- Writing the collection took around a year-and-a-half. Choosing was simple: I put in my favorite pieces, 90% of which had been published.
VG: Damn Sure Right is, as the title suggests, a collection of raw, strong
writing, flashes in which characters and their lives are conjured in a few
sentences, with many finely wrought layers of emotion, and conflict. Sexual
experience features large, especially early sexual experience.
- “He didn’t need to hurt her, damn sure right,” are words a good Samaritan (in the title story) says to the cops. The good Samaritan is an African American woman who had been hiding to protect herself while witnessing a mugging. When safe she comes out to help pick up the pieces. This utterance meant many different things to me as someone who had been mugged (that is the only truly autobiographical story in the collection) so I grabbed onto it. Regarding sexuality: Sex is an enormous part of living; dormant or active. In our formative years it seems in many ways that sexuality defines us early; Who do we fall for? Who falls for us? What is our most vulnerable feeling? Who do we want never to hurt, and how inevitably do we hurt them? Who takes advantage of our innocence? In many ways we are never more alive than when directly facing this part of life. All of it interests me.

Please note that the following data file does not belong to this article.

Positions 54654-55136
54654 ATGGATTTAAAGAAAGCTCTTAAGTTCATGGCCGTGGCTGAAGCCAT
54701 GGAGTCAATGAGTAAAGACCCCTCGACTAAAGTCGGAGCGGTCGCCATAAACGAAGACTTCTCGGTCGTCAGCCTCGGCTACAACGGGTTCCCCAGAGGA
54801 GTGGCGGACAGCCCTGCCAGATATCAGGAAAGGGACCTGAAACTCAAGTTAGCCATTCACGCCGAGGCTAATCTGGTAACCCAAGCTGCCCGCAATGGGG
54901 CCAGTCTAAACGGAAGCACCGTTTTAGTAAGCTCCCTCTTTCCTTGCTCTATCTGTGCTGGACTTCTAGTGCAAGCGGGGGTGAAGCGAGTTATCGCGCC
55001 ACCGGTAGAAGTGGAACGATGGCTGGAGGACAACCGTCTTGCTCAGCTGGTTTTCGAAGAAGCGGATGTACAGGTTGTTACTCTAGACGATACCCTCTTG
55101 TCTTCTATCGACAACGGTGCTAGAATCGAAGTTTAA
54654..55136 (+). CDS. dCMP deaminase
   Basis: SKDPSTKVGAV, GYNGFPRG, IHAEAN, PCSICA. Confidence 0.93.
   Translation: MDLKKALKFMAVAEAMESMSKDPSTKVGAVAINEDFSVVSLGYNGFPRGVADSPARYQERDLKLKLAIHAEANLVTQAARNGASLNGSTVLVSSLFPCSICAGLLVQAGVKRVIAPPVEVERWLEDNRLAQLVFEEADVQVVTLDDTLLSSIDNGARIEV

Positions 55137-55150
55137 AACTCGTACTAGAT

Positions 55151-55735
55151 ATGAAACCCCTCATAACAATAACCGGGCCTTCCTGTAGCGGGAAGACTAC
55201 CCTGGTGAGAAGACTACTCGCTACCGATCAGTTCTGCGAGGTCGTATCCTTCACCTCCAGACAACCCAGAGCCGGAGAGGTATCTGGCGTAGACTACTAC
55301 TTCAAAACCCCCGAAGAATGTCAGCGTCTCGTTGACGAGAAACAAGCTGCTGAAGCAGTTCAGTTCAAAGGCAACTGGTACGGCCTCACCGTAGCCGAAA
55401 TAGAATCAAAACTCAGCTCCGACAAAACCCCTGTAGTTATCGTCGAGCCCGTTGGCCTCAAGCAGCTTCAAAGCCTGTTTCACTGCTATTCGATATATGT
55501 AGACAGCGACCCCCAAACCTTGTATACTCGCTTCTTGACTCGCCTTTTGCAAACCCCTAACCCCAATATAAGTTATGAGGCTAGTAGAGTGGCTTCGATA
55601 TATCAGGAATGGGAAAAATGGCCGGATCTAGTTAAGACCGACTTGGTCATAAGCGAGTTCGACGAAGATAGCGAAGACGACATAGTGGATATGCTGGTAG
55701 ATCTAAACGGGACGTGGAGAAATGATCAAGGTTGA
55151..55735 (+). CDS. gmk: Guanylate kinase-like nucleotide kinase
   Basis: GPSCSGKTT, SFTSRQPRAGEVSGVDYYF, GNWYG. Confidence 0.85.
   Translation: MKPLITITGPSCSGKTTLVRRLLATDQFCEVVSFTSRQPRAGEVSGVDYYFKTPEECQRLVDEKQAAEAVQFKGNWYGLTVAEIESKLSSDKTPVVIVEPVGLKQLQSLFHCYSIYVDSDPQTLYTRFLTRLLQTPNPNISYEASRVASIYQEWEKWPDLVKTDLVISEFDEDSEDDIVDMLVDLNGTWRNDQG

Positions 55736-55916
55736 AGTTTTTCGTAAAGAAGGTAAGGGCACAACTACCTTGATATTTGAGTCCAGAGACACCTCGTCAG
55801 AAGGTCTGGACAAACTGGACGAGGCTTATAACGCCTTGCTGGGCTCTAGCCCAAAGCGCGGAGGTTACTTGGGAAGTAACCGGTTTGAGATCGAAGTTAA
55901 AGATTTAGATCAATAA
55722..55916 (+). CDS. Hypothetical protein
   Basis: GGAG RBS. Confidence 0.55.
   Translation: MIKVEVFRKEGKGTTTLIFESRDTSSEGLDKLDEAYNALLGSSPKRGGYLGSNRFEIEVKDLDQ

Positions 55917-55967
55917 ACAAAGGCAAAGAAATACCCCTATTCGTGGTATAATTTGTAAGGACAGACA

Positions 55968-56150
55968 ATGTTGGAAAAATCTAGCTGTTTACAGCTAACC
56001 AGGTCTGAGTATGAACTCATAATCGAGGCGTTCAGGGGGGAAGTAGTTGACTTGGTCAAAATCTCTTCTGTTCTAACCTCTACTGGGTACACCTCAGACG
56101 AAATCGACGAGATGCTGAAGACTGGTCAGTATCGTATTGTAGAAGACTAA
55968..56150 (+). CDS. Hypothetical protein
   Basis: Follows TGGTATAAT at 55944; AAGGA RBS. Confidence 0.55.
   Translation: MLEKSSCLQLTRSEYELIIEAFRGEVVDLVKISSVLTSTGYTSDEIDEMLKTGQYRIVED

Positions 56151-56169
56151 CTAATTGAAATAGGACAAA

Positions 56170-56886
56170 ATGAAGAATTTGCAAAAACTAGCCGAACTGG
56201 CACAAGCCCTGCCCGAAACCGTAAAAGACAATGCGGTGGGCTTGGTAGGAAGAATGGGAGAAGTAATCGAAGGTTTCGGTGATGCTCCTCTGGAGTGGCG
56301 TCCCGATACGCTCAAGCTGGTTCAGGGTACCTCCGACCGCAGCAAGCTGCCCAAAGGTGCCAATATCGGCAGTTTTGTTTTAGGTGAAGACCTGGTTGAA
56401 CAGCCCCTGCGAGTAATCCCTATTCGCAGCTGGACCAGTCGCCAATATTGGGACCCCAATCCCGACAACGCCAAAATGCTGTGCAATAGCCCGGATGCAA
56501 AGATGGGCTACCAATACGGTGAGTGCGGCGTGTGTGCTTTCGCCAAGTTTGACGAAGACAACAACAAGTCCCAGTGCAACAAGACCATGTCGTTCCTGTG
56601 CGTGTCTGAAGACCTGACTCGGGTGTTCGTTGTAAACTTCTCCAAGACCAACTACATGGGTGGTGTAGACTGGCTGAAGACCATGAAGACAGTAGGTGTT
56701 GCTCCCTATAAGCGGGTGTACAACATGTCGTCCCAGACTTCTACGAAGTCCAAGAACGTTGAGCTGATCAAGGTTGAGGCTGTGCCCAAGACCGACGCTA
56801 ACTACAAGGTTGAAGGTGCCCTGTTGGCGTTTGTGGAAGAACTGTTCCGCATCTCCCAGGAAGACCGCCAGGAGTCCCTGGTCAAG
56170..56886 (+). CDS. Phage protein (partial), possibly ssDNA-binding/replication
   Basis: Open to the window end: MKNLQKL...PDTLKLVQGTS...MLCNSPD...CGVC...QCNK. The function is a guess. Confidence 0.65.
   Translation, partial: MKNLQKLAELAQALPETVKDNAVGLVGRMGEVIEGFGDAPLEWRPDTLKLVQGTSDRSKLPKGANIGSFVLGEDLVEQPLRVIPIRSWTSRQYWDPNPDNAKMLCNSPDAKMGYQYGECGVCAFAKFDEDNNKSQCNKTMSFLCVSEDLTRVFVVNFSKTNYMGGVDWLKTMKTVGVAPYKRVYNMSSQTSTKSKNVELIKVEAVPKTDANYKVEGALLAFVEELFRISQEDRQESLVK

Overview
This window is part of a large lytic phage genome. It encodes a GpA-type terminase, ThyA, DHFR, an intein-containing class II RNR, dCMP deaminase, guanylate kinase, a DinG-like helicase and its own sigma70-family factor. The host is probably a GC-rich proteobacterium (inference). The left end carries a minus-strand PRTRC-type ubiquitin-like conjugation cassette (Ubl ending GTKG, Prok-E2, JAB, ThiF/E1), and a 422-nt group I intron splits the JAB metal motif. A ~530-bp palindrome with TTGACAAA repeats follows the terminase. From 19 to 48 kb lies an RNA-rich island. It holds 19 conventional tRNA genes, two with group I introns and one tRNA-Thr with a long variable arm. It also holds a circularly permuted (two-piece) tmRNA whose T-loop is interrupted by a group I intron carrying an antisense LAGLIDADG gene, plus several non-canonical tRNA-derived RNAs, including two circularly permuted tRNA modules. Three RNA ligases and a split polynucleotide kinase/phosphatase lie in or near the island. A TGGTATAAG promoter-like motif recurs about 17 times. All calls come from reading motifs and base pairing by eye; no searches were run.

VG: A while back you kindly invited me to be a visiting editor on Fictionaut.
Tell me about setting up this online writers hub, and why you felt the need
to have occasional visiting editors.